Whether you have been teaching for 20 minutes or 20 years, it can be easy to fall into acting like a friend with your students. In my experience, I don’t realize it until students start to push boundaries.
Preteens and teens seem to have an uncanny talent for sensing when teachers are wavering in their stance. Once you shrug your shoulders or say “Well…” as you think about their request, they will pounce! This shows up in the form of attempts to get the lesson off-topic or bend the rules. “Come on, just let us have a free period today” or “The other teachers let us listen to whatever music we want during class” or “Can we sit wherever we want today? Pleeeeease!”
Proactively Set Expectations
In my two decades plus of teaching middle school students, I have found that setting the tone on the first day of school helps students respect the boundaries of your friendliness. As recommended in the classic book for teachers The First Days of School, by Harry K. Wong and Rosemary T. Wong, I greet all students at the door. I greet them with a welcoming smile and a handshake (in nonpandemic times). After I verify on my roster that they are in the right location, I ask them to find their assigned seat and start independently on an introduction task.
This sets the tone that our classroom has expectations from the very start. They realize quickly that assigned seating is a part of the class culture and working on an assigned task is required.
There will always be one or two students who start whispering or wandering around. My welcoming smile quickly turns into a neutral facial expression, followed by a firm but kind, “Please get back to the assigned task.” Every single year this happens, and every single year I get the same wide-eyed expression from the kids that expresses, “OK, I guess she means business.”
Use Firm—but Kind—Reminders
After this initial interaction of the first day of school, I begin to let my silliness trickle out. I tell math jokes, use content-related memes in my presentations, and maybe even sing a song along with the lesson. Nerdy teacher? Yes. Fun teacher? Also, yes.
Some students will inevitably see my silly demeanor as an entry to pushing boundaries. Occasionally, you must remind students when a line is crossed. You can warn a noisy class, “It’s fun to play Kahoot, but we won’t be able to continue the game if you’re yelling.”
This communicates high expectations with encouragement and respect. Maintain student dignity by talking one-on-one with a student who pushes a boundary. Once, in a one-on-one conversation with an eighth grader, I said, “I’m really glad you’re in my class. You come up with some really funny jokes and comments. But I’m going to ask you to dial it down a little because occasionally the comments disrupt the learning for your classmates.”
Avoid Potential Pitfalls
Middle school students are fun and silly, and often we, the teachers, tend to get fun and silly along with them. To maintain the professional boundaries in your middle school classroom, you’ll want to consider these tips to avoid giving the impression that crossing boundaries is acceptable.
- Keep your conversations about your personal life to surface topics such as pets, travel, favorite foods, movies, etc. Maintain a professional distance by not oversharing.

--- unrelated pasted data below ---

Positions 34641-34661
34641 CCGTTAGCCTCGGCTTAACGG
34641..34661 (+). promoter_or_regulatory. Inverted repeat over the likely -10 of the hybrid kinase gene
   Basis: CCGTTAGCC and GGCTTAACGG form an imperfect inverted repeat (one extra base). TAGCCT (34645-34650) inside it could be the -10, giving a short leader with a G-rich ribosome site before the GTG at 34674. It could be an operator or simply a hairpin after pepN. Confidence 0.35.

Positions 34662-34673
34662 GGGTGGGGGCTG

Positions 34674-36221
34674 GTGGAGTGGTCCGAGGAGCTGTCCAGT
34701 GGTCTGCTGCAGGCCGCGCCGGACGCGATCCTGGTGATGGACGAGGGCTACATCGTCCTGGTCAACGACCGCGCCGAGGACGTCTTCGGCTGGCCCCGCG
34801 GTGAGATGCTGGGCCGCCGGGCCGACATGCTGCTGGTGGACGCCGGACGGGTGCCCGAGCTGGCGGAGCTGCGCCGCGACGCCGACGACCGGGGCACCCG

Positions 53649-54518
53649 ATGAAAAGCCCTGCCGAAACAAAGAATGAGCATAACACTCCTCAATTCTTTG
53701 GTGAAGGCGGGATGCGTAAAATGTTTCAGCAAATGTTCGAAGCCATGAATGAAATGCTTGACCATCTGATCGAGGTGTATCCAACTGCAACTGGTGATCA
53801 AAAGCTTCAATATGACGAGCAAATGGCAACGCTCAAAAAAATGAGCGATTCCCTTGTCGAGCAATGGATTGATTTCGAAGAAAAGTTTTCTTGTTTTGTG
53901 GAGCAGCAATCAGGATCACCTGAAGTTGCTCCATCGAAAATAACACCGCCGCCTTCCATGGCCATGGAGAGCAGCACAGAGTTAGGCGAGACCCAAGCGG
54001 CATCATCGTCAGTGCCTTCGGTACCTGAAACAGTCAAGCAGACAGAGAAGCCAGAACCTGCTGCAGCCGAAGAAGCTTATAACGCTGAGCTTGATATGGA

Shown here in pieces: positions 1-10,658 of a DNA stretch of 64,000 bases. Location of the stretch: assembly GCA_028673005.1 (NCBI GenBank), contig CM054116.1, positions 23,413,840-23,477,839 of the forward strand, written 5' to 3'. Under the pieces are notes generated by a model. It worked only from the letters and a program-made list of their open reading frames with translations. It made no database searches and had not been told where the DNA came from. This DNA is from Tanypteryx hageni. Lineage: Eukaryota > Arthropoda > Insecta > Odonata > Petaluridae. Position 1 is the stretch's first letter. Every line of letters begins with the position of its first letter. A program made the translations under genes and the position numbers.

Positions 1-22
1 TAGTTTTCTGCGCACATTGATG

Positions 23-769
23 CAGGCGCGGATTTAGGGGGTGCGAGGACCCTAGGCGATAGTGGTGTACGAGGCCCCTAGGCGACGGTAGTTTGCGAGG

- Follow your school’s guidelines on social media interactions with students. Only communicate with students via your school’s designated and monitored email or portal system.
- Hold the same boundaries for all students. Be mindful about the perception of favorites or cliques.
- Students will want to listen to or talk about music or other media that is not school appropriate. For adults, it gets harder to keep up with popular song lyrics or slang words—it’s best not to engage in those conversations. (I know this from experience because I once told my class that I liked a new catchy pop song. They replied, “Do you even know what that song is about?!” No, I apparently did not.)
Matt Panozzo, who holds a doctorate in education, is a seventh-grade English teacher in Houston. He has a reputation among his middle school students as an engaging and enthusiastic teacher. He also has an amazing talent of balancing being fun and maintaining expectations. I asked him how he does this so skillfully. He told me:
Middle school is the right balance for me. Students want to have fun, but they also want to be taken seriously. It’s a time of exploration for them, and what I’ve found students need is a cheerleader encouraging them throughout the exploration. They have peers to journey with; I don’t need to be their friend. I need to be their second set of eyes helping them see the big picture: obstacles ahead, obstacles they’ve overcome, relationship dynamics they might not have considered. I think a rock climbing wall or ropes course is a prime example of the relationship dynamic I have in the classroom. The student has to climb or go through the course. I have to make sure they’re safe and encourage them to just a smidge outside their comfort zone.
If you’re new to teaching, finding this balance takes practice and experience. Be patient with yourself. Even veteran teachers have to rein in the boundaries from time to time. The profession of education typically attracts people who are friendly, welcoming, and engaging, which sometimes can be perceived as a “friendship” by some students. Respect and firm communication of expectations will foster an engaging and fun class culture without crossing any lines.